Washington Post: "In These Disappointing Essays, David Mamet Can’t Close The Deal" by David Oppenheimer
David Mamet is inarguably one of our greatest living playwrights, and no small talent as a director. His boldness, his wit, his hard-nosed ability to show us our own demons and our own follies would suggest that anything at all he care to write would be worth reading.
Writing in The Washington Post, however, Daniel Oppenheimer finds Mamet's new e-book (Recessional: The Death of Free Speech and the Cost of a Free Lunch) to be a disappointment:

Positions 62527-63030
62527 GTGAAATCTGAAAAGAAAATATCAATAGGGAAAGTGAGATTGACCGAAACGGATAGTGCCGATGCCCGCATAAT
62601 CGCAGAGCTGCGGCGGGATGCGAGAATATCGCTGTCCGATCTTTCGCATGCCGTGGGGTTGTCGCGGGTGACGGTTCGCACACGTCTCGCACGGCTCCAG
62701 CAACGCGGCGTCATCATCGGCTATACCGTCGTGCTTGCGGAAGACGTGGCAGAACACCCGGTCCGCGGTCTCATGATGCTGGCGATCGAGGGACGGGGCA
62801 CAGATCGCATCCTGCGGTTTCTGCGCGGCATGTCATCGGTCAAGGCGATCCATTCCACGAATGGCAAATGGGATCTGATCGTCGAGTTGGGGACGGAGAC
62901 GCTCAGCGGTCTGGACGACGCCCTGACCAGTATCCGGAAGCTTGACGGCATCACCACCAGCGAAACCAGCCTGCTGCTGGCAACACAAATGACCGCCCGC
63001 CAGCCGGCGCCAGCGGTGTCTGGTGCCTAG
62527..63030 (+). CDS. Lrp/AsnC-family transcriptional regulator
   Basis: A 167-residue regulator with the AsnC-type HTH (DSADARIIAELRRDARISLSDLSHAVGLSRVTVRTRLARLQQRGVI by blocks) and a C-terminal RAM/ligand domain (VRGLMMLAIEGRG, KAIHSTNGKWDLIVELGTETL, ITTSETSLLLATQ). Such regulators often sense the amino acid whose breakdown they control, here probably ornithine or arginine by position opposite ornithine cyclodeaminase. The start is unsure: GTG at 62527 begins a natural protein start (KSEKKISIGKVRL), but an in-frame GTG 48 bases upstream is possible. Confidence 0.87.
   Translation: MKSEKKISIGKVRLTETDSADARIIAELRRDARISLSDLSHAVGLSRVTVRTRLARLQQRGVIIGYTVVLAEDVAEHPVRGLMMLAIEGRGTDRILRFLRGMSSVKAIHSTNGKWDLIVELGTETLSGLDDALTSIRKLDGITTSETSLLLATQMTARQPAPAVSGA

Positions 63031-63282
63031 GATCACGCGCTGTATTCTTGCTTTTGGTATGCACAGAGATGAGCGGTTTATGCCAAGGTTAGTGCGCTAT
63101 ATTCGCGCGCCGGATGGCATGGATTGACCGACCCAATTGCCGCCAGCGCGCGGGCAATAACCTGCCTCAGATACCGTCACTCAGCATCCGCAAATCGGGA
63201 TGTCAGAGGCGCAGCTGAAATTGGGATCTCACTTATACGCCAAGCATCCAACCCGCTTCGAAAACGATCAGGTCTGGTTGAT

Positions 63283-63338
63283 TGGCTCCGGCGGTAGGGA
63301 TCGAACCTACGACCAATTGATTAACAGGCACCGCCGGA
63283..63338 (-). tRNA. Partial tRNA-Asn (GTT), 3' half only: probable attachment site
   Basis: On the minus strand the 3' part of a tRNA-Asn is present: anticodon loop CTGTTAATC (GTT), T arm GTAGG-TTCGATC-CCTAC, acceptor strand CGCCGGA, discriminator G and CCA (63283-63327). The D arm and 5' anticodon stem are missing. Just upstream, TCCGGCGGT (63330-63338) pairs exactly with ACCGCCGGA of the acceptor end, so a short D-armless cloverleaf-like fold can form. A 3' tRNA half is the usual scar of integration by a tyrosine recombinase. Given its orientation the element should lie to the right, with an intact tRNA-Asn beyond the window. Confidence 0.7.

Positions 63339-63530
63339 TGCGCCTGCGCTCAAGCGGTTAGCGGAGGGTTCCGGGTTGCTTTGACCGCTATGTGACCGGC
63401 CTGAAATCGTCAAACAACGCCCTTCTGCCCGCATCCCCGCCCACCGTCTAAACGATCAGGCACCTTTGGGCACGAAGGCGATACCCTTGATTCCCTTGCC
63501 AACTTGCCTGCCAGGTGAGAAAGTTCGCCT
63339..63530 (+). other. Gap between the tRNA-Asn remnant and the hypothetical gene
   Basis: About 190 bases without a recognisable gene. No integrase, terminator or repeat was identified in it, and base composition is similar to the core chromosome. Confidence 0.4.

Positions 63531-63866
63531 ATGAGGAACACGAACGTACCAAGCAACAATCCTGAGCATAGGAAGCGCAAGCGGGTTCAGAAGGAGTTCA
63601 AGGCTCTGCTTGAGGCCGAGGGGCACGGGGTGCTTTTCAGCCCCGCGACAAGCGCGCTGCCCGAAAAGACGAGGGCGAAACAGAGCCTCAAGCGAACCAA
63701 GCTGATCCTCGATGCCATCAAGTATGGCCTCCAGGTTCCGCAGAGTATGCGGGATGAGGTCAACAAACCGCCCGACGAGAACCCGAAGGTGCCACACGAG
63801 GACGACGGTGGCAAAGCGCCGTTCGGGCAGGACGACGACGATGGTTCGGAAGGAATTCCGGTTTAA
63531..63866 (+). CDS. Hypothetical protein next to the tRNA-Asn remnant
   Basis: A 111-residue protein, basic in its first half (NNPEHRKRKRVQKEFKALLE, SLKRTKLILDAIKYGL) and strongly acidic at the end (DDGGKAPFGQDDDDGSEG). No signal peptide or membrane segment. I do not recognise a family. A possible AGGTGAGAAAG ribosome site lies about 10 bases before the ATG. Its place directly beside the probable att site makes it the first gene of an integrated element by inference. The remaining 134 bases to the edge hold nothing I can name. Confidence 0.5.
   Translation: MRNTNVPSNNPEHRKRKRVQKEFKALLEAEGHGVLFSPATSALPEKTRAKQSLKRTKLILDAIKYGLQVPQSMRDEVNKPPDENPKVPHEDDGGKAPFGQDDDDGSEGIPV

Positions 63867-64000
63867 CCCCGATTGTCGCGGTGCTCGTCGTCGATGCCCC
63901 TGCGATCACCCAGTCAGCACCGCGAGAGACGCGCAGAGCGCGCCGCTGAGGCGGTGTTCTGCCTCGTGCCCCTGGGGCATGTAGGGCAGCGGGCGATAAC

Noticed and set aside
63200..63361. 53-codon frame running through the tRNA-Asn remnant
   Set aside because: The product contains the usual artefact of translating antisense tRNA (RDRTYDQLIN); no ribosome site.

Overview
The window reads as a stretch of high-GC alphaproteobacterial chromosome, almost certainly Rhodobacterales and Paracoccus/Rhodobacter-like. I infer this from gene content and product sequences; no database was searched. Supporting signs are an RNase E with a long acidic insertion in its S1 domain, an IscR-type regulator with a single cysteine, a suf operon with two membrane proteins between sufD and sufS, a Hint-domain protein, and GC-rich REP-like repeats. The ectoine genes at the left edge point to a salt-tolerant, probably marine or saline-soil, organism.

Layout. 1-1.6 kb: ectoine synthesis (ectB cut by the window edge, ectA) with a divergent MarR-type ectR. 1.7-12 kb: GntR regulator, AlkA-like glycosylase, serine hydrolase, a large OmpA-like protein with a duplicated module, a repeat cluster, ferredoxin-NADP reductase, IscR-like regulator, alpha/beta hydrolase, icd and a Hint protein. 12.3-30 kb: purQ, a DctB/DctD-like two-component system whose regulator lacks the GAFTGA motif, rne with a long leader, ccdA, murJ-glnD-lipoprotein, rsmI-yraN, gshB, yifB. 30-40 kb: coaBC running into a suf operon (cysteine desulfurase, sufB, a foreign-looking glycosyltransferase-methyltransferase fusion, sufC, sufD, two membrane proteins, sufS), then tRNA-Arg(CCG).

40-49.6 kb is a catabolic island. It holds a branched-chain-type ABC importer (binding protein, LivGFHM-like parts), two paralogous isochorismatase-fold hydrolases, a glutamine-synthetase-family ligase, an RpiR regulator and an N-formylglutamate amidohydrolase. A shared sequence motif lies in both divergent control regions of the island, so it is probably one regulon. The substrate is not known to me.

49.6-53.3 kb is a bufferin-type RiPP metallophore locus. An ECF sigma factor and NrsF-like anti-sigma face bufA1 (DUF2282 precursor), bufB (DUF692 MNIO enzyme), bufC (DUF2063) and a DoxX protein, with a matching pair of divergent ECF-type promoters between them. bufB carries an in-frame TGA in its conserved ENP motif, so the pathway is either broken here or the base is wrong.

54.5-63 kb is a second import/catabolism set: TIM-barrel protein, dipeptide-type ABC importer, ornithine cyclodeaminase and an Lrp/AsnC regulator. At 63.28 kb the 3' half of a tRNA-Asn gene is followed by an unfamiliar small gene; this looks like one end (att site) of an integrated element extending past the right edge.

Telling an author what he should have written is one of the cardinal sins of book criticism. In the case of Recessional, though, it seems like the only critically generous thing to do. Because the alternative is to dwell on the book as it is, which is a pale facsimile of my hypothetical. “Recessional” isn’t really a book at all but a McBook. It’s a collection of disparate pieces, written mostly as columns for National Review, that are given back to us in book form only because the author has a big name and there’s some money to be made — or at least a valuable relationship to be massaged. Mamet doesn’t like public school teachers. He doesn’t like pacifists. He likes Donald Trump. He likes Israel. He doesn’t like Black Lives Matter or Occupy Wall Street. He likes God. He doesn’t like coronavirus restrictions. He really, really doesn’t like liberals.